The answer: both hide abuse.
My old favorite David Brooks continues up his creek seeking a paddle. It is he, who, for some reason, thinks the political divides in the United States can be healed if we would just see them as akin to those in a fractured marriage… and if we would just listen to the advice of marriage counselors. Their books, he writes:
are humbling for anybody who has messed up relationships. But they’re ultimately inspiring for anybody thinking about politics. Repairing a relationship can be a process of transformation. Red or blue, we are stuck together permanently in this country. And as the saying goes, the only way to get out of this mess is to get into it.
Thing is, he papers over the real problem in many marriages and certainly in our political relationships.
And that is abuse.
In relationships, it is spousal. In politics, in its most egregious form, it is racial.
In way too many marriages, people try to keep going by pretending that the battery doesn’t exist. “Oh, I’m just clumsy. I keep falling and blacking my eye.” In our body politic, too, we have pushed racism below the covers, claiming its manifestations result from something else. “Oh, that wasn’t racism. I was just being funny.”
Brooks says that those who are “masters” of relationships keep finding things in their partners to appreciate. We on the right and the left should be doing the same thing, looking for the good in the other side. But isn’t that exactly the sort of behavior that enables abuse and racism. “He may hit me occasionally, but he’s a good provider.” “He may hate my skin color, but he pays a fair wage.”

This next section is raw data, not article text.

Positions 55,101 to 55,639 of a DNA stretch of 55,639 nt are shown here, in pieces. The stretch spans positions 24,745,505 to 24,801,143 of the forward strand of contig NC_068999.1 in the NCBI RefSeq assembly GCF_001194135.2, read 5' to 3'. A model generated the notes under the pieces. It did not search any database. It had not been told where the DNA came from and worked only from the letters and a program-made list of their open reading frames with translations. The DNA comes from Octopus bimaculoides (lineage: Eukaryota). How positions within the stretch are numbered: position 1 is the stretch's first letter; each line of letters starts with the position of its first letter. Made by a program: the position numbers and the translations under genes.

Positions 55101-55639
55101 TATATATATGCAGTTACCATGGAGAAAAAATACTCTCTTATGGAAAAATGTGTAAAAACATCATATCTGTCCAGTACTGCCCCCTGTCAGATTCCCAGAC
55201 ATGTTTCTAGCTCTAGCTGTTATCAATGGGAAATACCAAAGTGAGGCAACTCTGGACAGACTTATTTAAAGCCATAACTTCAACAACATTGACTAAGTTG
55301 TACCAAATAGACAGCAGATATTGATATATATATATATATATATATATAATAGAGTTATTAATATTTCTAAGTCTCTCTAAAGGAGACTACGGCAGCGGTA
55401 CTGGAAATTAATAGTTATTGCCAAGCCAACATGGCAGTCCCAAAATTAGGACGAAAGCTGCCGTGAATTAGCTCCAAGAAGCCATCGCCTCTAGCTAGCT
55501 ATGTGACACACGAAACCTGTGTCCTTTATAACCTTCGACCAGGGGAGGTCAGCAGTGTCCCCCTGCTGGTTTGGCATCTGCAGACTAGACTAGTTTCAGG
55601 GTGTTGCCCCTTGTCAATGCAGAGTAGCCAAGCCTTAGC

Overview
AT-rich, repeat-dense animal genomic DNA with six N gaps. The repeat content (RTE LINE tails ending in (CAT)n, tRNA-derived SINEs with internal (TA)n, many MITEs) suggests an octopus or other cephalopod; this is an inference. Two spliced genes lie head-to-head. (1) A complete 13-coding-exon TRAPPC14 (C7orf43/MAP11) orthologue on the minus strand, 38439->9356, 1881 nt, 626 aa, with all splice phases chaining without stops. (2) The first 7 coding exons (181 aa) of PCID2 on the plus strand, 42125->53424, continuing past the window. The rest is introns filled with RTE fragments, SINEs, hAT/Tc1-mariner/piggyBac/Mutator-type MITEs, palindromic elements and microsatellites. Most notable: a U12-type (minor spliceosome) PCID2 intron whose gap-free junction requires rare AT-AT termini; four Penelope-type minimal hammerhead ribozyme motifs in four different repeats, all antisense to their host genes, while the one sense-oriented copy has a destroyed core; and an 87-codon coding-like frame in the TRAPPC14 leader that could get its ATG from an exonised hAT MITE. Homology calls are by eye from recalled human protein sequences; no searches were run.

I believe quite strongly that people and their attitudes and actions can change, but that doesn’t happen unless each of us recognizes our own faults without any whataboutism. We can’t say that our spouse or another race is just as bad as we are and expect the situation to changes. We need to take responsibility for ourselves and our own attitudes. Simply looking for what’s good in another isn’t enough–especially if we are the victims of abuse or racism. If we are the perpetrators, we shouldn’t be looking to the others at all.
The “sacrificial love” that Brooks quotes from Mike Mason turns too often into travesty. Rarely, in a marriage or in a society, are we talking about relationships among equals (one of the assumptions Brooks and those he has turned to for this column assume). Most often, there is a power imbalance. People find all sorts of ways of dealing with that, but few successfully conquer it.
It is not enough to “recommit” to what has been an abusive relationship. If you, in Brooks’s words, “lunge toward intimacy,” you may find yourself pierced by a bayonet. African Americans have been trying that for years, trying to be a part of the larger society, trying to achieve an equal place.
What have they gotten?
Too often, they have gotten shot.